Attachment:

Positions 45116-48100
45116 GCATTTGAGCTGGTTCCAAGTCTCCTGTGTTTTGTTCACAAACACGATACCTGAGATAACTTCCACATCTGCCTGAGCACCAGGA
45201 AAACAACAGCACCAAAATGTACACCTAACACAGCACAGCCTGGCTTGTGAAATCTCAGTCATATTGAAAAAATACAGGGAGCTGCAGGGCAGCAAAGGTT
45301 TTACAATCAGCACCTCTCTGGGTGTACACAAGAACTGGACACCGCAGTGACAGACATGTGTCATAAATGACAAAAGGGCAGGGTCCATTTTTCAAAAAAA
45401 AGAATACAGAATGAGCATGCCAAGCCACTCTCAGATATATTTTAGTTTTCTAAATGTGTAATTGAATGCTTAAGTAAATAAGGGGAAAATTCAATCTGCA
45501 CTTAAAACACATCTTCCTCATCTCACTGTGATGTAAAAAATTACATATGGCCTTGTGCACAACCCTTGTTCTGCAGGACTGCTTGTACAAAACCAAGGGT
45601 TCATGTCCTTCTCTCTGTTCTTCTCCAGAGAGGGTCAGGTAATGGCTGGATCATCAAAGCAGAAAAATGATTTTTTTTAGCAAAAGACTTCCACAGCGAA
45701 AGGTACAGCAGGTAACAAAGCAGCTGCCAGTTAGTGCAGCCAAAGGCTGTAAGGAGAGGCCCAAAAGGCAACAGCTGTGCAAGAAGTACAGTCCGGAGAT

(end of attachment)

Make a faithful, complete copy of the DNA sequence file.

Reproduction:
Positions 45116-48100
45116 GCATTTGAGCTGGTTCCAAGTCTCCTGTGTTTTGTTCACAAACACGATACCTGAGATAACTTCCACATCTGCCTGAGCACCAGGA
45201 AAACAACAGCACCAAAATGTACACCTAACACAGCACAGCCTGGCTTGTGAAATCTCAGTCATATTGAAAAAATACAGGGAGCTGCAGGGCAGCAAAGGTT
45301 TTACAATCAGCACCTCTCTGGGTGTACACAAGAACTGGACACCGCAGTGACAGACATGTGTCATAAATGACAAAAGGGCAGGGTCCATTTTTCAAAAAAA
45401 AGAATACAGAATGAGCATGCCAAGCCACTCTCAGATATATTTTAGTTTTCTAAATGTGTAATTGAATGCTTAAGTAAATAAGGGGAAAATTCAATCTGCA
45501 CTTAAAACACATCTTCCTCATCTCACTGTGATGTAAAAAATTACATATGGCCTTGTGCACAACCCTTGTTCTGCAGGACTGCTTGTACAAAACCAAGGGT
45601 TCATGTCCTTCTCTCTGTTCTTCTCCAGAGAGGGTCAGGTAATGGCTGGATCATCAAAGCAGAAAAATGATTTTTTTTAGCAAAAGACTTCCACAGCGAA
45701 AGGTACAGCAGGTAACAAAGCAGCTGCCAGTTAGTGCAGCCAAAGGCTGTAAGGAGAGGCCCAAAAGGCAACAGCTGTGCAAGAAGTACAGTCCGGAGAT